The time of the MRgFUS application proved to be an important factor. The positive effect of the MRgFUS treatment in the presence of PTX-loaded nanodroplets was observed when MRgFUS therapy was performed 6 to 8 h after the injection of drug-loaded nanodroplets but was aborted when MRgFUS was applied before or shortly after the drug injection. This underlines the role of the nanodroplet accumulation in the tumor volume for the success of the treatment. The data suggest that at the conditions studied, MRgFUS treatment did not noticeably enhance nanodroplet extravasation into the tumor tissue. The opposite was observed in a recent study where excised carotid arteries were inserted in PBS [50]. It appears reasonable to suggest that the ultrasound susceptibility of blood vessels inserted in solid matrices could differ from that of vessels inserted in liquid. It might well be that enhanced extravasation in vivo requires higher ultrasound pressures than those used in this work. At this time, we do not have enough data to further explore this issue. The data presented also show that nanodroplet accumulation in the tumor is desirable before the ultrasound application. The tumor accumulation of nanodroplets may take hours [21, 22]. The presence of nanodroplets in blood vessels of the normal tissue in the path of the beam may scatter ultrasound; it may also cause collateral damage induced by the microbubble cavitation in the ultrasound far field.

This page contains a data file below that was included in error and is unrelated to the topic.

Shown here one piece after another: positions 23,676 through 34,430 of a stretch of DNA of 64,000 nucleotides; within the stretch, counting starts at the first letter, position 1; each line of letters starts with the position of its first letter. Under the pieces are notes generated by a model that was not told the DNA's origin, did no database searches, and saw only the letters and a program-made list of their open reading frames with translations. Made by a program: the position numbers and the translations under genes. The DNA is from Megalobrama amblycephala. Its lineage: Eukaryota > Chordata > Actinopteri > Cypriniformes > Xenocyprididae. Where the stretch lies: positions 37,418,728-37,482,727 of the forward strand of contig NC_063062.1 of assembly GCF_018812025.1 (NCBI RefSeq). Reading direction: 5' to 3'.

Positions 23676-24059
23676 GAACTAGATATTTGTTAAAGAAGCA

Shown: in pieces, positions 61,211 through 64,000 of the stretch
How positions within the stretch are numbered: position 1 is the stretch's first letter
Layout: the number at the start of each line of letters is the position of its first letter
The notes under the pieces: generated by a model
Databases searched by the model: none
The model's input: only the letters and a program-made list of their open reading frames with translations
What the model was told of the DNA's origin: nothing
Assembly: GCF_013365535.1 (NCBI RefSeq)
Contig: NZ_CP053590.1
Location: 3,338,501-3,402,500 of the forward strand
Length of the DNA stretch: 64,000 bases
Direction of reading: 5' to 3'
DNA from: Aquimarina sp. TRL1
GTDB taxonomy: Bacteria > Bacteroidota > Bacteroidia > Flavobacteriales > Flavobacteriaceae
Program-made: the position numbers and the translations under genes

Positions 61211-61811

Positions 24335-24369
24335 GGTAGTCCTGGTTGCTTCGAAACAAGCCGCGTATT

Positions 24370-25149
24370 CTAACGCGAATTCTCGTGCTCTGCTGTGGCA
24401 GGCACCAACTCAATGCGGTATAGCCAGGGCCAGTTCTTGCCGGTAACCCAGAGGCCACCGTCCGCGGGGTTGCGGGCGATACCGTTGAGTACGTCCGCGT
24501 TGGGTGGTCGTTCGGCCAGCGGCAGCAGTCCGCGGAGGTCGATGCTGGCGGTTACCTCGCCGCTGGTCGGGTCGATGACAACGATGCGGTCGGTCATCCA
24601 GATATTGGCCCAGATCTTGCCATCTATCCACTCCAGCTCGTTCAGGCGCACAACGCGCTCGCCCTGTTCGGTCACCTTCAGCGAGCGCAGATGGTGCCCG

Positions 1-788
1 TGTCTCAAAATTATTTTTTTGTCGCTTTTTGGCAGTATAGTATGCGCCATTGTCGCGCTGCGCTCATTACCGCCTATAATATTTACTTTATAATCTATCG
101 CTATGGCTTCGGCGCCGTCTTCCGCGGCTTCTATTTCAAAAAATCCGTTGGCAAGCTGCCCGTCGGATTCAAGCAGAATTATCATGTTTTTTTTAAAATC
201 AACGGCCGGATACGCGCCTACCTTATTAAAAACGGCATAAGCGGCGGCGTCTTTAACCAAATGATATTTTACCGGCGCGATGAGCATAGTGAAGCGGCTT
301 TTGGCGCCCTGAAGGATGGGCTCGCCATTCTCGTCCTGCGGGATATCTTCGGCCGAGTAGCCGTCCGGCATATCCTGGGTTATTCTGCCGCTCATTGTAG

Since increasing the sonicated volume did not result in a better treatment outcome for large tumors, the inability to completely suppress tumor growth was most probably related to the insufficient concentration of drug in the tumor rather than the small sonicated tumor fraction.

The data presented above suggest that there exists an optimal range of the time of ultrasound application and ultrasound pressure levels below which the treatment does not exert any effect and above which the effect of the treatment is decreased. It should be emphasized that positive treatment effects and even complete tumor resolution were achieved with only a single treatment of just a fraction of the pancreatic tumor. This shows the potential of using the combined tumor treatment with PTX-loaded nanodroplets and MRgFUS for the therapy of the pancreatic cancer, one of the most lethal cancer types.